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Most adaptation needs will be lower for global warming of 1. There are limits to adaptation and adaptive capacity for some human and natural systems at global warming of 1. The number and availability of adaptation options vary by sector medium confidence. A wide range of adaptation options are available to reduce the risks to natural and managed ecosystems e. Some vulnerable regions, including small islands and Least Developed Countries, are projected to experience high multiple interrelated climate risks even at global warming of 1.
Limits to adaptive capacity exist at 1. RFCs illustrate the implications of global warming for people, economies and ecosystems. The selection of impacts and risks to natural, managed and human systems in the lower panel is illustrative and is not intended to be fully comprehensive.
RFC1 Unique and threatened systems: ecological and human systems that have restricted geographic ranges constrained by climate-related conditions and have high endemism or other distinctive properties. Examples include coral reefs, the Arctic and its indigenous people, mountain glaciers and biodiversity hotspots.
RFC4 Global aggregate impacts: global monetary damage, global-scale degradation and loss of ecosystems and biodiversity. RFC5 Large-scale singular events: are relatively large, abrupt and sometimes irreversible changes in systems that are caused by global warming. Examples include disintegration of the Greenland and Antarctic ice sheets. In model pathways with no or limited overshoot of 1. Non-CO2 emissions in pathways that limit global warming to 1.
CO2 emissions reductions that limit global warming to 1. Different portfolios face different implementation challenges and potential synergies and trade-offs with sustainable development. Modelled pathways that limit global warming to 1. These pathways also reduce most of the cooling aerosols, which partially offsets mitigation effects for two to three decades.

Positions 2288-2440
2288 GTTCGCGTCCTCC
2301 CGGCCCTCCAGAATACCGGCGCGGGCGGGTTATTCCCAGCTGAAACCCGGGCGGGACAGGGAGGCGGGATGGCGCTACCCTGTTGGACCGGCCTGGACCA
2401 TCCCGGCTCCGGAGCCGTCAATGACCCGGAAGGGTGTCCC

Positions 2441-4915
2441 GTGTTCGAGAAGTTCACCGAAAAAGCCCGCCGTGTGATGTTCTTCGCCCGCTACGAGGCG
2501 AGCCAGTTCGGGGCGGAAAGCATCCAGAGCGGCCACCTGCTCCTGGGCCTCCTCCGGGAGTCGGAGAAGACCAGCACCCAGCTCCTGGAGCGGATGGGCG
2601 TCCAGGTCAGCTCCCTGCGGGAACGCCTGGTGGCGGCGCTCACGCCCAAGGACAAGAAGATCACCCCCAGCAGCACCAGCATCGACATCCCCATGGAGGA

In addition, targeted non-CO 2 mitigation measures can reduce nitrous oxide and methane from agriculture, methane from the waste sector, some sources of black carbon, and hydrofluorocarbons. High bioenergy demand can increase emissions of nitrous oxide in some 1. Improved air quality resulting from projected reductions in many non-CO 2 emissions provide direct and immediate population health benefits in all 1. Limiting global warming requires limiting the total cumulative global anthropogenic emissions of CO 2 since the pre-industrial period, that is, staying within a total carbon budget high confidence.
The choice of the measure of global temperature affects the estimated remaining carbon budget. Uncertainties in the size of these estimated remaining carbon budgets are substantial and depend on several factors. Potential additional carbon release from future permafrost thawing and methane release from wetlands would reduce budgets by up to GtCO 2 over the course of this century and more thereafter medium confidence.